Q From Bill Fairweather, Detroit: Why do people talk about waving a red rag at a bull when they mean somebody is deliberately angering another? Why a red rag, and why a bull?
A The idiom red rag to a bull has been known in the English-speaking world since the nineteenth century. It can mean either an incitement or provocation or something that causes great annoyance or anger. The alternative red flag to a bull was recorded in its early days and is still in use.
Red rags have had a long history. The first meaning, known from about 1600 and which has lasted almost down to the present day, was of the tongue. To wag the red rag was to talk incessantly. This is a later example:
Shut your potatoe trap, and give your red rag a holiday.
A Classical Dictionary of the Vulgar Tongue, by Francis Grose, 1785. It’s a little late to reassure former vice-president Dan Quayle that potato was indeed at one time often spelled potatoe, which explains why potato has the non-standard plural potatoes.
Literal red rags have many times been suggested as provocations for wild animals. A writer in 1720 stated that turkeys and pheasants would fly in anger at one. Others have mentioned snakes: in March 1809 the Times opined that “Truth to a lawyer was like a red rag to a viper — it extracted his venom.” In a similar vein, Sir Richard Burton noted in The Book of the Thousand Nights and a Night in 1885 that snake-jugglers removed the poison fangs of snakes by provoking them to strike at a red rag. A book on wildfowling a decade later mentioned a small stand with a mirror and a red rag fastened to it for ensnaring larks. An Australian newspaper many decades ago said that even sheep are enraged by a red rag. An after-dinner toast of the nineteenth century mentions one further animal and adds another sense, the red coats of soldiers: “May our fair [ladies] never so nearly resemble our geese as to be attracted by a red rag.”
The usual explanation of the origin of red rag to a bull connects it with bullfighting. The muleta, the small cape Spanish matadors flourish in the final stages of the bout, has been coloured red ever since Francisco Romero from Andalusia introduced it around 1726. We now know that bulls are colour blind and that it’s the movement of the cape that attracts their attention. Other animals also have poor colour vision and this disposes of the story that the colour reminds them of blood, which discomforts them so much they charge at it.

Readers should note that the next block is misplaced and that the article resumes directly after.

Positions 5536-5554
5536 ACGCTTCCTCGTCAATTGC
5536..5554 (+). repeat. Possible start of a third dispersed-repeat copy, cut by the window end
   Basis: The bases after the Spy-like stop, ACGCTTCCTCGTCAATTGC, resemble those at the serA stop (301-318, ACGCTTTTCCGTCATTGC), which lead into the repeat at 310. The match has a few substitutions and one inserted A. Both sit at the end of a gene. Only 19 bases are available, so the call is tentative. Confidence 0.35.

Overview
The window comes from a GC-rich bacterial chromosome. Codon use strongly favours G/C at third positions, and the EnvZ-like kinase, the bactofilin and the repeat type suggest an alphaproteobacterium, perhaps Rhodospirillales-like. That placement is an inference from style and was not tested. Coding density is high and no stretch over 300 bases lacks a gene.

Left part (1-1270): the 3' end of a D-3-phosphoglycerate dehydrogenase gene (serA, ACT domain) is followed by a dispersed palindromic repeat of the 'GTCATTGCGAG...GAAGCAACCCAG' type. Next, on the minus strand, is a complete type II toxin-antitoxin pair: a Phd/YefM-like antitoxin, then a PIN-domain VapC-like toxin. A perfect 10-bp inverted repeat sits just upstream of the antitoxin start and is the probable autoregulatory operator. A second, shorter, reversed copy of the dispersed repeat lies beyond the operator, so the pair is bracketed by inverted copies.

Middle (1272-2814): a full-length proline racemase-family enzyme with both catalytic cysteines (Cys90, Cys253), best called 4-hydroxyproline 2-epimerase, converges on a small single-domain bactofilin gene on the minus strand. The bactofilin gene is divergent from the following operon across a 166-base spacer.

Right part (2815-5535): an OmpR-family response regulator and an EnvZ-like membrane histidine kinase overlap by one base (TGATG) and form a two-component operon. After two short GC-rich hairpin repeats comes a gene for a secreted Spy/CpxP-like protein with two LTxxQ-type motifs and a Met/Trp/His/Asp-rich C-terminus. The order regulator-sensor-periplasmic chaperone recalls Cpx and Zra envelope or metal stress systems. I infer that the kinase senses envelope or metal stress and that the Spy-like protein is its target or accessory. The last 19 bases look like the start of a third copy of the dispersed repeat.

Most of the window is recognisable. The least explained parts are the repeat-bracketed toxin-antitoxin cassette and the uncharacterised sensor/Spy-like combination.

People were making a direct connection between red rags and bulls from early in the nineteenth century:
The Bulls of Bashan are all roaring against him, and will toss and tear him to pieces like a red rag.
Blackwood’s Edinburgh Magazine, Sep. 1822. The reference to Bashan is Biblical, to Psalm 22.
By the middle of the century, we find the expression taking on its modern form:
You say you don’t see much in it all — nothing but a struggling mass of boys, and a leather ball which seems to excite them all to great fury, as a red rag does a bull.
Tom Brown’s Schooldays, by Thomas Hughes, 1857.
It’s no more than coincidence that the earliest known usages of red rag in connection with hunting animals appear shortly before the muleta arrived in Spanish bullfighting. It’s most likely that red, traditionally the colour of fury, was the obvious choice for a thing designed to madden an animal and that the muleta’s colour was chosen for that reason. English speakers created the idiom red rag to a bull as an evocative extension of the idea once bullfighting had become well enough known.